With the exception of the six months I spent living by the sea in the west of Ireland, I have always been a mountain girl. It took me to adulthood to realize (like so many other things) that I need to be within sight or, better yet, touch of tall mountains to maintain my emotional wellbeing. But that half a year I spent wandering the small, quiet beach in a small, quiet Connemara town, plus a week at the beach each summer of my childhood, have also inspired a love of and reverence for the ocean.
And so it was a joy to explore the beaches of my childhood with my own children last week, at the summer mecca that is Cape Cod.
Here, the beaches teem with sun seekers and sand lovers. The roads to the beach are many and filled with cars. Ice cream shops, pizza parlors and seafood restaurants, and stores hawking all nature of small colorful rafts and plastic knickknacks pop up regularly. Cedar shingled houses fill postage stamp lots everywhere. This is not the sea of the West of Ireland, with its beaches nearly empty of people, dolphins leaping through the dark water off the shore, and solitary fishermen rowing long curraghs out to check lobster pots – the idyllic and useful sea that tugs at my soul.
But on Cape Cod, amid all the hubbub, are the beaches of my childhood, when my family would spend a week at a friend’s house, walking down the sandy lane and ducking through a hedge of beach roses to reach the nearest swath of shore.
The return to the Cape, after a long absence and with my own children, was a replay of memories and the making of new ones, with new characters and changed roles. The parents of 30 years ago are now happy grandparents, holding on to the small hands of new swimmers. The carefree child of that time now the watchful mother, orchestrating lunch on the beach and sandcastle construction. The delight of children at the beach – skipping through waves, scooping handfuls of shells into bright buckets, chasing seagulls – is the same, though the faces have changed.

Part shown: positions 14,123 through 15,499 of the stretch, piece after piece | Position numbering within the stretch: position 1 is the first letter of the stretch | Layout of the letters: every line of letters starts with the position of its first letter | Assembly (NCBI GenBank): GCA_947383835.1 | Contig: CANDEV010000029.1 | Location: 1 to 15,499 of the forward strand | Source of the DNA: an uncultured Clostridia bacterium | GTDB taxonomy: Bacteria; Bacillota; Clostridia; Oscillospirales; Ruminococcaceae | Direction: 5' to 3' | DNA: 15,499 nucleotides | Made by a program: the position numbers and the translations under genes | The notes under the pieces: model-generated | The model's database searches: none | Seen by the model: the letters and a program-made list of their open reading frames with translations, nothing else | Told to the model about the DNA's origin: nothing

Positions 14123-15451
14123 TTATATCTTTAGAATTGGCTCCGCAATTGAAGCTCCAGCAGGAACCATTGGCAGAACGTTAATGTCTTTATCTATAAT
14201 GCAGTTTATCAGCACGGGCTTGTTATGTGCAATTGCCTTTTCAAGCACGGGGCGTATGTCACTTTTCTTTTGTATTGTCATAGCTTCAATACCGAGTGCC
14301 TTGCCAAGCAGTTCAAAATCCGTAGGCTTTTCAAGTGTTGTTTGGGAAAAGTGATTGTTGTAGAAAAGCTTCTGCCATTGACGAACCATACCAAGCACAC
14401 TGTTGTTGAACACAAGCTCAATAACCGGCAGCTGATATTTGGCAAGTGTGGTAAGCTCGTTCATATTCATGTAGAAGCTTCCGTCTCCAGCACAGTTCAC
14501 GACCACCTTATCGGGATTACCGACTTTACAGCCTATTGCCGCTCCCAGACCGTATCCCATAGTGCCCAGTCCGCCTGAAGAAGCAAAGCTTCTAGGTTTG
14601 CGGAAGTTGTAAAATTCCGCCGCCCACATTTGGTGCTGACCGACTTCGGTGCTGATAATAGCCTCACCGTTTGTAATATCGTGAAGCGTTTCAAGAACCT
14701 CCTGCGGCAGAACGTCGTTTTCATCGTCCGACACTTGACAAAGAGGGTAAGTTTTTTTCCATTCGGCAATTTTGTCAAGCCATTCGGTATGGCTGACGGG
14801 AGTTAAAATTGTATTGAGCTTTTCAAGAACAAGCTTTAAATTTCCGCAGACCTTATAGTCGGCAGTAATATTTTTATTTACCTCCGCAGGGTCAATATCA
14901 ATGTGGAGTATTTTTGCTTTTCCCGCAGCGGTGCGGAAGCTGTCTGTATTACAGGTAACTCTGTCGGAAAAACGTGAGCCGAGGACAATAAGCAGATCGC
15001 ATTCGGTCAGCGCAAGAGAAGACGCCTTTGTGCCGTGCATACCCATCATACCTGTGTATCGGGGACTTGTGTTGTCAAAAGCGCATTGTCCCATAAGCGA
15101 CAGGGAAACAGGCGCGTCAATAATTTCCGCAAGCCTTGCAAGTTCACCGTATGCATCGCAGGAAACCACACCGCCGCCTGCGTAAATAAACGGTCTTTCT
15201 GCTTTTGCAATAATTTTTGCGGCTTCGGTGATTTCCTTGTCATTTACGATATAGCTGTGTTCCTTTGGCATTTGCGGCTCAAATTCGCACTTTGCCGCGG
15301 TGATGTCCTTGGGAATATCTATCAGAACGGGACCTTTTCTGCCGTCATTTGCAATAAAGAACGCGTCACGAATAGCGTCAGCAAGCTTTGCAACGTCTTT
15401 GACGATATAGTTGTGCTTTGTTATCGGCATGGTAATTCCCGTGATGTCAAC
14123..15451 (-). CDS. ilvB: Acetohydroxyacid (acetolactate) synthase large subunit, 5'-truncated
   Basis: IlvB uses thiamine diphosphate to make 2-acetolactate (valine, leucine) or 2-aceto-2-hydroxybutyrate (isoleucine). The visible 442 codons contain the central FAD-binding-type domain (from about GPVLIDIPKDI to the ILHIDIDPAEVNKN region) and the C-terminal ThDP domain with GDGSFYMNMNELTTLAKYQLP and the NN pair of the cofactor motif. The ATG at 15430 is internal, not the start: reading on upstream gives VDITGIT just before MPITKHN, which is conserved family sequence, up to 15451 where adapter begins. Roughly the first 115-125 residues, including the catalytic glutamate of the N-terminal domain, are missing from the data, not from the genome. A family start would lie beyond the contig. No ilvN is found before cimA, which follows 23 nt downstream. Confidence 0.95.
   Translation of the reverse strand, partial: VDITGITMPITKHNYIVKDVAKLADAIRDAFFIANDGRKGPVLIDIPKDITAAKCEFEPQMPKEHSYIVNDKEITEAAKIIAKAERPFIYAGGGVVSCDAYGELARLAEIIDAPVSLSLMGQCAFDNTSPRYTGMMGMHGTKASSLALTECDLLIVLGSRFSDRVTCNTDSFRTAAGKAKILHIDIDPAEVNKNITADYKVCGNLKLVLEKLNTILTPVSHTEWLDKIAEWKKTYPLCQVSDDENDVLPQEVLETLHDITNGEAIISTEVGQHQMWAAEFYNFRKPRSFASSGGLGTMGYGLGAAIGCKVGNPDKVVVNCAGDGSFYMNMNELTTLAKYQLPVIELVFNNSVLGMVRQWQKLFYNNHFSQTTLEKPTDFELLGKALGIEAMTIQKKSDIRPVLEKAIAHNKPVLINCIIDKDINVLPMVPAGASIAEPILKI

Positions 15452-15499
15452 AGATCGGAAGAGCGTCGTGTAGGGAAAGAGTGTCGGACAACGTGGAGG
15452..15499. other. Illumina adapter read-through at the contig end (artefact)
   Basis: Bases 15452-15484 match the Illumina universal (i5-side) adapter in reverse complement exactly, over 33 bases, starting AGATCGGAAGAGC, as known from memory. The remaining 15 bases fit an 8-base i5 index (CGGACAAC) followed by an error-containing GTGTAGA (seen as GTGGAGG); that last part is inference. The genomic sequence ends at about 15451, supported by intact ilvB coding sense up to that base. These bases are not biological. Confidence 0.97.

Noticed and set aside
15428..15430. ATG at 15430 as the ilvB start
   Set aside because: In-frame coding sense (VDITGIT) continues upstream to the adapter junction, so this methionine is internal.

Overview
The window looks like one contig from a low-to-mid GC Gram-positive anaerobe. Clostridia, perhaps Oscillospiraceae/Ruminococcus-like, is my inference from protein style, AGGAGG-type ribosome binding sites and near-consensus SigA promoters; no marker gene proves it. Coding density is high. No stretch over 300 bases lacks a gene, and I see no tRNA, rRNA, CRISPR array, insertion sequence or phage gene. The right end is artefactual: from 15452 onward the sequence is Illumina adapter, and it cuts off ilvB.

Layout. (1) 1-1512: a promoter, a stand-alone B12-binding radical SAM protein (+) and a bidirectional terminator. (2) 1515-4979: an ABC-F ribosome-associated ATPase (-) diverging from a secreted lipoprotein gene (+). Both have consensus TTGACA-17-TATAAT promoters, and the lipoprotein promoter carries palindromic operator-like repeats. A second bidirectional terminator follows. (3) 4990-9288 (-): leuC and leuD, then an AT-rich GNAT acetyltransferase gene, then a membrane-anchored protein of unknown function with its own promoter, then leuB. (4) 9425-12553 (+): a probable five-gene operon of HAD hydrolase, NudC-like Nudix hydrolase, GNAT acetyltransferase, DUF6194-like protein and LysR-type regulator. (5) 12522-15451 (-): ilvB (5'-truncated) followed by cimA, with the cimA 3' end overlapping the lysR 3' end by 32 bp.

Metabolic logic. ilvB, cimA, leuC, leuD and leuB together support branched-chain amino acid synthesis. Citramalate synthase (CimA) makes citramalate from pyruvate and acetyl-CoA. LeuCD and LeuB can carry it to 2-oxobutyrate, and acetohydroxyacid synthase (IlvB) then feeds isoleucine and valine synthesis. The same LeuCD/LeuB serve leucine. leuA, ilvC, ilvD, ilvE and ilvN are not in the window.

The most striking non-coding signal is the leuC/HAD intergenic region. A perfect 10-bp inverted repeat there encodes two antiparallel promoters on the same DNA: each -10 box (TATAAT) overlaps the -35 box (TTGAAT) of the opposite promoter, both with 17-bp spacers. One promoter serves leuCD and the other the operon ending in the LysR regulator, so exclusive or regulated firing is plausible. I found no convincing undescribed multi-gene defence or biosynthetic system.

My children basked in a week of tiptoeing through seaweed and discovering hermit crabs and horseshoe crabs and sand crabs, returning to our cottage each afternoon with sand in their bathing suits and hair, the salty-thick air of the shore clinging to skin and filling noses. They played mini golf, nudging turquoise and yellow and fuchsia balls through tiny lighthouse doors and under windmills. They spit out the salt water of the sea when waves trespassed too far and savored the sweetness of ice cream at a place called Sundae School, my own childhood haunt. They took boat rides with old friends to quiet beaches that disappear when the tide rises and looked for lighthouses rising from rocky outcrops.
A Cape Cod friend gave my mother a card that reads “Once you get Cape Cod sand in your shoes, you will always return.” We have come home to our mountains, inadvertently and inevitably carrying Cape sand in our shoes, the car, our bags. Along with the sand, my children have carried home buckets of seashells from the seashore, picking up each newly discovered shell as if it is the most wonderful, most beautiful, most unique of all the millions gathered in long piles on the beach. I hope they also carry in their hearts good memories of the sea and all the joys of childhood summers at the ocean.